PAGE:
Review: Vicious by V.E. Schwab

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V I C I O U S

Author: V.E. Schwab

Genre: Fantasy, Sci-Fi, Adult, Paranormal

Published: Sept. 24, 2013 by Tor

RATING: 5 stars (★★★★★)

Synopsis: (Goodreads)

Victor and Eli started out as college roommates—brilliant, arrogant, lonely boys who recognized the same sharpness and ambition in each other. In their senior year, a shared research interest in adrenaline, near-death experiences, and seemingly supernatural events reveals an intriguing possibility: that under the right conditions, someone could develop extraordinary abilities. But when their thesis moves from the academic to the experimental, things go horribly wrong. Ten years later, Victor breaks out of prison, determined to catch up to his old friend (now foe), aided by a young girl whose reserved nature obscures a stunning ability. Meanwhile, Eli is on a mission to eradicate every other super-powered person that he can find—aside from his sidekick, an enigmatic woman with an unbreakable will. Armed with terrible power on both sides, driven by the memory of betrayal and loss, the archnemeses have set a course for revenge—but who will be left alive at the end?


 

MY REVIEW:

OK… Deep breaths, Jay, deep breaths.  Continue reading

Blog Collaboration Day 1: Caraval Audiobook Review

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HEY, EVERYONE!

Today let me introduce to you a 3-day collaboration post with my best friend, Bea @WhenCuriosityKilledTheCat.

You might be wondering why we’re doing this out of the blue, but we’ve both agreed that we need to break from our normal routine and post something other than pure reviews. We’ve planned on doing this earlier, but because of personal matters and other holdups, we kept pushing back our schedule. But now, finally, we can get this out of our systems.

(Note: We’re just using this alliance to share our fangirling over Caraval. XD)

For now, we’ll start with giving our own respective reviews of Caraval. I’ll share my thoughts about its audiobook while Bea gives hers on the paperback version. Visit her at When Curiosity Killed The Cat to know what she thinks!

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ALRIGHT…

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CARAVAL

Author: Stephanie Garber

Narrated by: Rebecca Soler

Format: audiobook

Genre: YA, Fantasy

Published: Jan. 31, 2017 by Flatiron Books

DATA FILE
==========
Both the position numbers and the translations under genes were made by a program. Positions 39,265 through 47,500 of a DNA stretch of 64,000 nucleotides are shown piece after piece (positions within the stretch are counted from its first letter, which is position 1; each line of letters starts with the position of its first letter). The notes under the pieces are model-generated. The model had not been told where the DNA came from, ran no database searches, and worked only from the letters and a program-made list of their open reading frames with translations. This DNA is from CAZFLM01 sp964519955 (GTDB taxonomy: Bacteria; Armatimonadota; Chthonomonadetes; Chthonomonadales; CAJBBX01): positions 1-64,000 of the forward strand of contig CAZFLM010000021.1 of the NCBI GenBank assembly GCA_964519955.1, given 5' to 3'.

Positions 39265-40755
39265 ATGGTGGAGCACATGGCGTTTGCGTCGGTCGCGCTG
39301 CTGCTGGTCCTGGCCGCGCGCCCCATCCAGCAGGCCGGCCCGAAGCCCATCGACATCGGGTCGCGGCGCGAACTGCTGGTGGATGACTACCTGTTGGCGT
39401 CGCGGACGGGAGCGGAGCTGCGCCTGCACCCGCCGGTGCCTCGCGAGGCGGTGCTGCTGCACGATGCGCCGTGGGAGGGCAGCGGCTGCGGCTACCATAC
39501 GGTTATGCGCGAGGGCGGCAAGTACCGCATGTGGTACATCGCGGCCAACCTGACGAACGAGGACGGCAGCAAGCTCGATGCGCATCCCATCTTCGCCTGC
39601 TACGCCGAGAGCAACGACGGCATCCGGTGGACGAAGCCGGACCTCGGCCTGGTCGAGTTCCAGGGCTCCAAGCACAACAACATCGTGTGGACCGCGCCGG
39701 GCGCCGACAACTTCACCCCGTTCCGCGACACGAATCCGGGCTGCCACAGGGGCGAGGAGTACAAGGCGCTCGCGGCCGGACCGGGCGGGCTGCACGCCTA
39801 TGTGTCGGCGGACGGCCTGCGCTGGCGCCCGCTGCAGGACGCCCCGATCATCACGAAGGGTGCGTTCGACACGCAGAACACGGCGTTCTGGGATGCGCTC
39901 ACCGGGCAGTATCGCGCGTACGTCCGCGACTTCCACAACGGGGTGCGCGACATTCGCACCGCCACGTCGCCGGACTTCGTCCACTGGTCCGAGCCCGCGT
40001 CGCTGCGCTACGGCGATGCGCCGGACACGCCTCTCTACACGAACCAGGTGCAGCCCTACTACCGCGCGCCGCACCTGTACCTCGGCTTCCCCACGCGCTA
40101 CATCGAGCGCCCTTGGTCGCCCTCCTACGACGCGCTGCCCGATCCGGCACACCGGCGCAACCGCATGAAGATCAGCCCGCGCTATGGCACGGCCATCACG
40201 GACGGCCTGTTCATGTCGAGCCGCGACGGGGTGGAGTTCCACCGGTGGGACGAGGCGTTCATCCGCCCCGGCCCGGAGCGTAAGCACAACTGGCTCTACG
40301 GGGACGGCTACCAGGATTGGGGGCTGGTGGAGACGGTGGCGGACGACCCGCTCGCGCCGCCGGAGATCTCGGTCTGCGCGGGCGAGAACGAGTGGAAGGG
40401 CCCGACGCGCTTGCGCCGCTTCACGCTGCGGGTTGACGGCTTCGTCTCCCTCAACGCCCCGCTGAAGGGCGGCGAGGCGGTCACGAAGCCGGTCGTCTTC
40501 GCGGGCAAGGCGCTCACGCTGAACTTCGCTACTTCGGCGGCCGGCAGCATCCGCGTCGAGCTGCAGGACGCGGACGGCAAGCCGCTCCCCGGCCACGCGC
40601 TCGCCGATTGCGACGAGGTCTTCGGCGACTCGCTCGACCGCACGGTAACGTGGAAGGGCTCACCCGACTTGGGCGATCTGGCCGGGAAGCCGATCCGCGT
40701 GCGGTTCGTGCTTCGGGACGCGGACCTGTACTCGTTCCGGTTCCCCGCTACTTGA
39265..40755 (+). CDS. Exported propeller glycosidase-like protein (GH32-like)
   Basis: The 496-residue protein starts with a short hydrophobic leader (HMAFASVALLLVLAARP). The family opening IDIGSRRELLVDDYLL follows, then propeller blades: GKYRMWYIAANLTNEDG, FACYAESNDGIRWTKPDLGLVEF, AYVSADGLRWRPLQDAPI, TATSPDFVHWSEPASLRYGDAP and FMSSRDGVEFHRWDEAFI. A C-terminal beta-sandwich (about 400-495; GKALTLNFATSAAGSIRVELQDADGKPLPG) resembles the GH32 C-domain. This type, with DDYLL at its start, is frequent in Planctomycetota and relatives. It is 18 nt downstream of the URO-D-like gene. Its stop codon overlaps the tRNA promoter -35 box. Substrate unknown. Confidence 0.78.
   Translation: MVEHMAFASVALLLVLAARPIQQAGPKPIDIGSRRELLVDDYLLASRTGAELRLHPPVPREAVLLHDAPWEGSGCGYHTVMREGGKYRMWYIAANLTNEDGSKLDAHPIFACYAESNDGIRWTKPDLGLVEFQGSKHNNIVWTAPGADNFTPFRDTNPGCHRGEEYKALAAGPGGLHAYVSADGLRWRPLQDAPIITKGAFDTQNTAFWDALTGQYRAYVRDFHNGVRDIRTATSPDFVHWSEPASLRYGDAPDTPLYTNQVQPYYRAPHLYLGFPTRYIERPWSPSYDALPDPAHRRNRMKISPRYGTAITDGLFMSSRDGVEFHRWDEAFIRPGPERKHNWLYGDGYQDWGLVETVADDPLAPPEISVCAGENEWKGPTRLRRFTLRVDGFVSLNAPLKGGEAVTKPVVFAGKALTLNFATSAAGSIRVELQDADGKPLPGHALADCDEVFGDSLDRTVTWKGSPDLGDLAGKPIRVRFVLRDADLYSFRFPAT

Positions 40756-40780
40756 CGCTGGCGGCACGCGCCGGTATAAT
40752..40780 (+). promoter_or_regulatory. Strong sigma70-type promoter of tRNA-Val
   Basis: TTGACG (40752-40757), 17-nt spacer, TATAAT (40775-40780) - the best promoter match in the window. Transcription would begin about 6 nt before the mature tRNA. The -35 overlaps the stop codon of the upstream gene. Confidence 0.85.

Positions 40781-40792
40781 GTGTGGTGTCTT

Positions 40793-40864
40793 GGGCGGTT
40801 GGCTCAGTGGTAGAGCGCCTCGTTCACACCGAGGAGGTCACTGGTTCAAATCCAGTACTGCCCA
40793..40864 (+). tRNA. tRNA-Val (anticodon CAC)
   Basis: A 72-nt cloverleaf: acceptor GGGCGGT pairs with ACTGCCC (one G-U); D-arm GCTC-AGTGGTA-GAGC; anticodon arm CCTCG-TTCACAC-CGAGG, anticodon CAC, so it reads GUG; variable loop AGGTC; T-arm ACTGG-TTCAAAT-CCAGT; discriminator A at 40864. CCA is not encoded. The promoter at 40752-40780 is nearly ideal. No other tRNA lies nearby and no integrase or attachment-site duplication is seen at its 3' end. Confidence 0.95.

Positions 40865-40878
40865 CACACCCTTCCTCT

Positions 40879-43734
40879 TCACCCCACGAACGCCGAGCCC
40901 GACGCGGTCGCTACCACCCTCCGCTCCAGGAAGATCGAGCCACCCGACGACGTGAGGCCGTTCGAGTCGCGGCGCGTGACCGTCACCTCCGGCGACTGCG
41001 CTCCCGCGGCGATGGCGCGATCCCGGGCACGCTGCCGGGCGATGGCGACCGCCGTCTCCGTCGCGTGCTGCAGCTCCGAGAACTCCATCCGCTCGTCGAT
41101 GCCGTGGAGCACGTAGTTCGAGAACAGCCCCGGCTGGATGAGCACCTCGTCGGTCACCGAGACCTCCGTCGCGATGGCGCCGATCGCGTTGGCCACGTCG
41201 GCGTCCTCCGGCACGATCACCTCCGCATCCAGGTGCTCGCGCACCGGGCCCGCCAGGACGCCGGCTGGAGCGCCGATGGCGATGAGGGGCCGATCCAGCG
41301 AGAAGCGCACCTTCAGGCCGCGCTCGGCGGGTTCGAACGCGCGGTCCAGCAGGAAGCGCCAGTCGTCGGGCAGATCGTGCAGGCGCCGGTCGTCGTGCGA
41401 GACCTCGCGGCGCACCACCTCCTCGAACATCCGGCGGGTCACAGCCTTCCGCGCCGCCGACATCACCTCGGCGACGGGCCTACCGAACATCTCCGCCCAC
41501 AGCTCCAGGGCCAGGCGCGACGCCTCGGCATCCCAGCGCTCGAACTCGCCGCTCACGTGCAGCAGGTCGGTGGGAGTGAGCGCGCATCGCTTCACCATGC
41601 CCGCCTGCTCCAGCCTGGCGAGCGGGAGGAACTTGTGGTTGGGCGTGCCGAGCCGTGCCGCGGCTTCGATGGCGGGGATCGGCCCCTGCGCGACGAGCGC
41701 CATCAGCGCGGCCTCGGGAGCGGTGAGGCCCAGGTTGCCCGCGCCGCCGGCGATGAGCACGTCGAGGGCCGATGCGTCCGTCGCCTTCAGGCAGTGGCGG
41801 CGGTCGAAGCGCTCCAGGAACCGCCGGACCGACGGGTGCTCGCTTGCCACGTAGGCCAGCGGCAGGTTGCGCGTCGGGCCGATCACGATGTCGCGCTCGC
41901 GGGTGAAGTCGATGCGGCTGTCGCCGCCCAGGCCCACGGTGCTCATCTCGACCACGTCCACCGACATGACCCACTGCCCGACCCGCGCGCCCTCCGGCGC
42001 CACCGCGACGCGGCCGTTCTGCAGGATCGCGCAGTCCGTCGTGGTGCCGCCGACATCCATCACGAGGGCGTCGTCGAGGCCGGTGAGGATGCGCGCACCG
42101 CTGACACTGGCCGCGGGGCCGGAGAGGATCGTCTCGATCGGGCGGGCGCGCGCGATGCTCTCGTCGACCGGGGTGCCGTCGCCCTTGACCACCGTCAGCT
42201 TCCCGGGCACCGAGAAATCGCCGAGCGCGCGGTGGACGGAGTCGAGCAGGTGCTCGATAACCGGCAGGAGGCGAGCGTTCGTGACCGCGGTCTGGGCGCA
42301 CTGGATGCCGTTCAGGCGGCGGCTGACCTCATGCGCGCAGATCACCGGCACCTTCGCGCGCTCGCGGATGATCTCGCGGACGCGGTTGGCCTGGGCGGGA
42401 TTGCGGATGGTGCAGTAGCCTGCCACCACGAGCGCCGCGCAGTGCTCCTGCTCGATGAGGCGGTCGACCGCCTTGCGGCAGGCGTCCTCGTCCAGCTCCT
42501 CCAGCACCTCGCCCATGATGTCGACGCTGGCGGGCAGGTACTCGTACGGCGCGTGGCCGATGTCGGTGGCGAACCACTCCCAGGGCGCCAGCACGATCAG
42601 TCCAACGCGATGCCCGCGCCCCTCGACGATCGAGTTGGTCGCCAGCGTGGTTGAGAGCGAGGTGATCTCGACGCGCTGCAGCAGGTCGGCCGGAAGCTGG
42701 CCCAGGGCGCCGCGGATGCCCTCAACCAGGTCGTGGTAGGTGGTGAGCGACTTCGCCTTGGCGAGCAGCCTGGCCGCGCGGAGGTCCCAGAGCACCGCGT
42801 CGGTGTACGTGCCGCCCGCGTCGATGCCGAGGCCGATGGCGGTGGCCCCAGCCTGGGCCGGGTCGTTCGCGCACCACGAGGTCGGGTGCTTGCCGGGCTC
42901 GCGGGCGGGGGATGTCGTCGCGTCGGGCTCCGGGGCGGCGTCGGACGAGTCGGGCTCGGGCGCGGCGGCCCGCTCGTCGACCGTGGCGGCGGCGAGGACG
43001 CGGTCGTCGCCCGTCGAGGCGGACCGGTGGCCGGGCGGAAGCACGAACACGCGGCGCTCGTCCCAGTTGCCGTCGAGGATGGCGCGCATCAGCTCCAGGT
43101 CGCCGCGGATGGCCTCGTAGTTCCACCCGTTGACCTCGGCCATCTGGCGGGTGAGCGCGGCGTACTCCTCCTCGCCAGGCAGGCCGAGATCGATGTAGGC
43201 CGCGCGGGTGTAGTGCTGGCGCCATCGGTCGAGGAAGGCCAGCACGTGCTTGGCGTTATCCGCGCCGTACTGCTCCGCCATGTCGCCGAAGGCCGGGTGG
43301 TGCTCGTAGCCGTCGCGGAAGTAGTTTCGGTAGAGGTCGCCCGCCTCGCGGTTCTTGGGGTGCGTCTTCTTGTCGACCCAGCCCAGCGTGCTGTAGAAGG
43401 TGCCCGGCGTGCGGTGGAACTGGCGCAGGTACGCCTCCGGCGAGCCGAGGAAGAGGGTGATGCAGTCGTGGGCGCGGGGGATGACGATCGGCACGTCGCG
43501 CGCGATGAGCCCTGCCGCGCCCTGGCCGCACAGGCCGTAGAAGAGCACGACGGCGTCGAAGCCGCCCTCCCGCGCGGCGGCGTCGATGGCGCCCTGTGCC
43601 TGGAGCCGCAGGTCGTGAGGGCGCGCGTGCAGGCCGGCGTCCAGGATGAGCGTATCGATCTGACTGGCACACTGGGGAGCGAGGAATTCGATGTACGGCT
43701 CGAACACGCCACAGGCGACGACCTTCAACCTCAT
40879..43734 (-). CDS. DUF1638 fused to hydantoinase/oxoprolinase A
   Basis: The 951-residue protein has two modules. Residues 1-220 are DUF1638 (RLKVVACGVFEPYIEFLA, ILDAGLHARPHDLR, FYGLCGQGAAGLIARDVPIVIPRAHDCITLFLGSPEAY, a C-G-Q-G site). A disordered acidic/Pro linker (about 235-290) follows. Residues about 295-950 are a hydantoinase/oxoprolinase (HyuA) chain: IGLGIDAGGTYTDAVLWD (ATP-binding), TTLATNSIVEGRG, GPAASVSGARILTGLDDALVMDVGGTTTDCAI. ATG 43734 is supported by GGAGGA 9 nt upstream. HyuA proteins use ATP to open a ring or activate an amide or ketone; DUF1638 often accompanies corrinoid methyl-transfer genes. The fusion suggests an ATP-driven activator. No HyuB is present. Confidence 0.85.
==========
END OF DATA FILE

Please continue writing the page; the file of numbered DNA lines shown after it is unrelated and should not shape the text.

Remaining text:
RATING: 5 stars (★★★★★)

Synopsis: 

Remember, it’s only a game…

Scarlett Dragna has never left the tiny island where she and her sister, Tella, live with their powerful, and cruel, father. Now Scarlett’s father has arranged a marriage for her, and Scarlett thinks her dreams of seeing Caraval—the faraway, once-a-year performance where the audience participates in the show—are over.

But this year, Scarlett’s long-dreamt-of invitation finally arrives. With the help of a mysterious sailor, Tella whisks Scarlett away to the show. Only, as soon as they arrive, Tella is kidnapped by Caraval’s mastermind organizer, Legend. It turns out that this season’s Caraval revolves around Tella, and whoever finds her first is the winner.

Scarlett has been told that everything that happens during Caraval is only an elaborate performance. Nevertheless she becomes enmeshed in a game of love, heartbreak, and magic. And whether Caraval is real or not, Scarlett must find Tella before the five nights of the game are over or a dangerous domino effect of consequences will be set off, and her beloved sister will disappear forever.

Welcome, welcome to Caraval…beware of getting swept too far away.

 

Listen to an excerpt here.

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Story-wise, Caraval has to be one of the most compelling plots I’ve ever come across. I was thrilled in a way I’ve never been, and to think I am not much of a fan of circuses and carnivals, this is really saying something indeed. Not only is it just a magical game, it’s an elaborate performance as well. My feelings got so easily tangled with its twists and turns. It feels as if I was being driven mad along with the main character Scarlett.